Figure 1. Price level within a domain Minting Point Melting Point ------*--------------I----------------------*---------Price Level

The system described above has some unique features. Here the quantity of money is not controlled by the government. The additions or deductions to existing money stock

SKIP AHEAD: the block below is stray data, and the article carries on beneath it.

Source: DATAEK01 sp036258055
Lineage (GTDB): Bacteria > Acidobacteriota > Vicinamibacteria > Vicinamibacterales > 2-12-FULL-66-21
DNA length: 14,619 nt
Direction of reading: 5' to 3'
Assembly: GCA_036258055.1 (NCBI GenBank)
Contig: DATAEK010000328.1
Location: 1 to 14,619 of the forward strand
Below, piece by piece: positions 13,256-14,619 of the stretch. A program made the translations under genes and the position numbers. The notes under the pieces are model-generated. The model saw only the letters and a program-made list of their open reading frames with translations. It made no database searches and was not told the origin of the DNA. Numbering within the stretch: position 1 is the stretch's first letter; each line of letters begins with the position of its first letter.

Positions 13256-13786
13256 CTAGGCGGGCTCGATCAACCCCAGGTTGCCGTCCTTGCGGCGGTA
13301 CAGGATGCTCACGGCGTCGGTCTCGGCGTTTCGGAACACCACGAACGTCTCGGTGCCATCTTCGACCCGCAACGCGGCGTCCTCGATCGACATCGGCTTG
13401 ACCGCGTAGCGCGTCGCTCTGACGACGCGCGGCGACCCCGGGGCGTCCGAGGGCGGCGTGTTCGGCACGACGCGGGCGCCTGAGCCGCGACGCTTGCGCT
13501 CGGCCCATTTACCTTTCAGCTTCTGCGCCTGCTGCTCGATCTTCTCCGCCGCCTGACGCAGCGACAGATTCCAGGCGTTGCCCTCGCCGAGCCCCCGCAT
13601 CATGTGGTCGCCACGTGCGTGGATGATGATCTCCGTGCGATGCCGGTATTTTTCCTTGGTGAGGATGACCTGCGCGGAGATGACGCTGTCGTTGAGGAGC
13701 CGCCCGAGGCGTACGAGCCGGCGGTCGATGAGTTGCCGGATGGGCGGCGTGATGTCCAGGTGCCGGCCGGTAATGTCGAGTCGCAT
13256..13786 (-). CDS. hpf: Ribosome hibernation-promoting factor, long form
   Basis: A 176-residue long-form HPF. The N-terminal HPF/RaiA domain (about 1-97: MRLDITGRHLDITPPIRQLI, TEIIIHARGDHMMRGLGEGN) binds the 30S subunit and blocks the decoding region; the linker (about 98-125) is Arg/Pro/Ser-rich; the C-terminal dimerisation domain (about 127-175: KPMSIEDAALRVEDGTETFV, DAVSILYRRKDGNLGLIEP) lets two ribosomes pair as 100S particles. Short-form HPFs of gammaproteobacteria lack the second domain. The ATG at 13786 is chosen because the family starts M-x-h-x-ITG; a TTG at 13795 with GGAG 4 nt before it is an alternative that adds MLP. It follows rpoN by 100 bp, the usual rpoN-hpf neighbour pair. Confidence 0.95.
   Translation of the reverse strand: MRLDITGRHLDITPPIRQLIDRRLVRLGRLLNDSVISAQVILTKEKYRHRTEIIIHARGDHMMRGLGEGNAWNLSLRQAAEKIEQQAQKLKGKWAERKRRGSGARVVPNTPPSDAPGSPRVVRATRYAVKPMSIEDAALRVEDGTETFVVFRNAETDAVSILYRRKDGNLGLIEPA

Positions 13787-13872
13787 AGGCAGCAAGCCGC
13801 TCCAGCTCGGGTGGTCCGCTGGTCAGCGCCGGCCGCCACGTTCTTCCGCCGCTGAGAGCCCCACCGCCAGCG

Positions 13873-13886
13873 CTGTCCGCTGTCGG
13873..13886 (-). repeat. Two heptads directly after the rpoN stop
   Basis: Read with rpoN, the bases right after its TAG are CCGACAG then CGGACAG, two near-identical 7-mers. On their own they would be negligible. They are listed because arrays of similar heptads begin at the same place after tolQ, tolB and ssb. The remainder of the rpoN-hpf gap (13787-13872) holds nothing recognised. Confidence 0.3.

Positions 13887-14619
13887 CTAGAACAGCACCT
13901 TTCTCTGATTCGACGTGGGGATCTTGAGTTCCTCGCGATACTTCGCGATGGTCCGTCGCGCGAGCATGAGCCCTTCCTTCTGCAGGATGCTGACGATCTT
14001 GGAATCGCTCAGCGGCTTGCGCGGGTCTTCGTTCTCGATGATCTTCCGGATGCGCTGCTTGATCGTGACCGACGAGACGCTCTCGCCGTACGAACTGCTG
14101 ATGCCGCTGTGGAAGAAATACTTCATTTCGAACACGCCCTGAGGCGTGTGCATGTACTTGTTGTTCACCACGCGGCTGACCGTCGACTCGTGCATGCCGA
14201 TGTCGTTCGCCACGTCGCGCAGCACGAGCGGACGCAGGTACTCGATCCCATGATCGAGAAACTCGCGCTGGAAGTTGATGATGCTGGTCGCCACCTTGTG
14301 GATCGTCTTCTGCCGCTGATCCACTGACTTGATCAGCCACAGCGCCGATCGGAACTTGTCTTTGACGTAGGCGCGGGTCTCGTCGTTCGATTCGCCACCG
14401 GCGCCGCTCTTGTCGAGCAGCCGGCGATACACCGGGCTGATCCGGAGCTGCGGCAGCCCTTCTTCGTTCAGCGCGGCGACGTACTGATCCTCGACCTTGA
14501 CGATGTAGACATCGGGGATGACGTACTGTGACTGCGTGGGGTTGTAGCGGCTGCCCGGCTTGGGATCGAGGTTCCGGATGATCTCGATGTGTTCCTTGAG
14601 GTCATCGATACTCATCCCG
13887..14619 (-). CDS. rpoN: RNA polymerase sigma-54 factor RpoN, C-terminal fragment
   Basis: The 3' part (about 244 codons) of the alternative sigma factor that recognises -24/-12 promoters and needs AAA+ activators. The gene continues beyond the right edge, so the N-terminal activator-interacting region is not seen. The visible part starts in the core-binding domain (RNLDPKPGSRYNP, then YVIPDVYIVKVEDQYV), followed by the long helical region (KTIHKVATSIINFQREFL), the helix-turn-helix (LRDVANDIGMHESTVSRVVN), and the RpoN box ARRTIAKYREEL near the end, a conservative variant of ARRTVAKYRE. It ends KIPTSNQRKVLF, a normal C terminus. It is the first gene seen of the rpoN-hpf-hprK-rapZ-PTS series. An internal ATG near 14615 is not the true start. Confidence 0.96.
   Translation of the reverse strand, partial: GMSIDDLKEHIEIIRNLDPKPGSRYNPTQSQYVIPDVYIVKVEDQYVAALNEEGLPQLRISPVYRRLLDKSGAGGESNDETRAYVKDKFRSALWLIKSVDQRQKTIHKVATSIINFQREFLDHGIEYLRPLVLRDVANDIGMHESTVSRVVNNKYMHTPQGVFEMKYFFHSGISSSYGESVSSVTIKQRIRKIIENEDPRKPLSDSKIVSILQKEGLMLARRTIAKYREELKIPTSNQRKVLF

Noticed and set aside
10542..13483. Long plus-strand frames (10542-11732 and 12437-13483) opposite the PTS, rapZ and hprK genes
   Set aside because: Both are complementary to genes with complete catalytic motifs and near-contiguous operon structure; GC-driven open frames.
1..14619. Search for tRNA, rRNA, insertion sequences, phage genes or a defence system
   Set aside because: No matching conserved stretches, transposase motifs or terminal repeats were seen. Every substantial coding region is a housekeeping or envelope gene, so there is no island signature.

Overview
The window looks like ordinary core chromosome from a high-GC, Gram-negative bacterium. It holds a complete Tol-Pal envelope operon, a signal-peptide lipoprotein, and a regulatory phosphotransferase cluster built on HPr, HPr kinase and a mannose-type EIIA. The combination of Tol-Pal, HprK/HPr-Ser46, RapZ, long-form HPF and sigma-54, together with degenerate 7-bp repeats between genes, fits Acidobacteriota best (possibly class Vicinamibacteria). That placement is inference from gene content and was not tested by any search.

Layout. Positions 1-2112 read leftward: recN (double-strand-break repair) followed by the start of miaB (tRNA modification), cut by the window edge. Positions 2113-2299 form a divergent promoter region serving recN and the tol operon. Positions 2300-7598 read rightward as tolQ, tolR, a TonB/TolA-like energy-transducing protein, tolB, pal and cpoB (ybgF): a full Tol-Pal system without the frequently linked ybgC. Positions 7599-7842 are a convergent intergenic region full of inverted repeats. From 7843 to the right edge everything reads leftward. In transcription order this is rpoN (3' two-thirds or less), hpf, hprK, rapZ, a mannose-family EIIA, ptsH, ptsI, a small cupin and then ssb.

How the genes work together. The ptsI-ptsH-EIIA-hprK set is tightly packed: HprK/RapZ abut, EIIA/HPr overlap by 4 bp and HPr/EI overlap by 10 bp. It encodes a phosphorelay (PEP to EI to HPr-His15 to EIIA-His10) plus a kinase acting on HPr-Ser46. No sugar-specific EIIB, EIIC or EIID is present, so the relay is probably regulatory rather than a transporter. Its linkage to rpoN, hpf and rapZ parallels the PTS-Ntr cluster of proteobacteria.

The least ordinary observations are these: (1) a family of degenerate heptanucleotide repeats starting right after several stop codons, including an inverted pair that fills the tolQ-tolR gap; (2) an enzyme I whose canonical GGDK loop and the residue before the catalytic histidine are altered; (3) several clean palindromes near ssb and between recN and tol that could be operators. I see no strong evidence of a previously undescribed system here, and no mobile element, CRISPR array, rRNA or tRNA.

( stock of coins ) are made by the mint run in the private sector on the basis of the movement of price level. The price incentive in the market operate and this makes the system self-regulatory. When coins become too few, their value increases and price level falls. The mint point is reached and more coins are added to the existing stock. This increases the supply of money, and the price level (i.e., price of coins falls ). When the number becomes too large , the market value reaches the intrinsic metal value and even below, and it becomes imperative for the mint to melt the coins and reduce the number. Within the interval the price level depends on how the money stock is related to the volume of transactions and this follows the famous Quantity of Money Equation of Irving Fisher PT = M V …. (1) Where P, T,M and V are price level, total transactions , money stock and velocity of circulation respectively. As long as the price level remains within the interval , the stock of money (the number of coins ) does not change. The changes in the volume of transactions or income will shift the price level up or down within the interval. When the push is severe so that it touches the melting point or the minting point , money supply changes. One important implication of the above system of private sector minting of coins is that run-away inflation of the type seen in the twentieth century is not possible in the commodity money regime. Inflation is the product of the fiat money system. Machines and Change in Production Process: Around 1550 a major shift in minting technology took place in Germany. Two processes were developed to mechanize the minting process using machines to cut into shape uniform blanks and impress these with a design. The screw-press technology had been proved to be better than the alternative, known as the cylinderpress technology; but because of cost consideration, the latter became popular in many countries. The King of Spain heard about the cylinder –press technology and installed the technology in his state mint. The coins produced in the mint had been smooth and uniform This experiment then spread to other states in Europe . The laissez -faire Experiment: Royal Charter created private monopolies during 1613- 44 AD and various individual firms were allowed exclusive right to issue token coinage , though these were not made legal tender and the quantities were limited. The laissez-faire regime was typified by the absence of government- issued small denomination coins and by the issue of tokens by private parties and local governments. In the late sixteenth century about 3000 London merchants issued tokens . During the period 1644 – 1672, more than 12700 different type of tokens were catalogued and these were issued in 1700 English towns. Though privately issued, some of these issues were authorized by the government. The experiences in France and other parts of Europe were more or less similar . In 1672 private tokens were declared illegal and government monopoly was asserted. The Royal mint started minting copper coins. With the invention of steam engine the minting technology was further upgraded and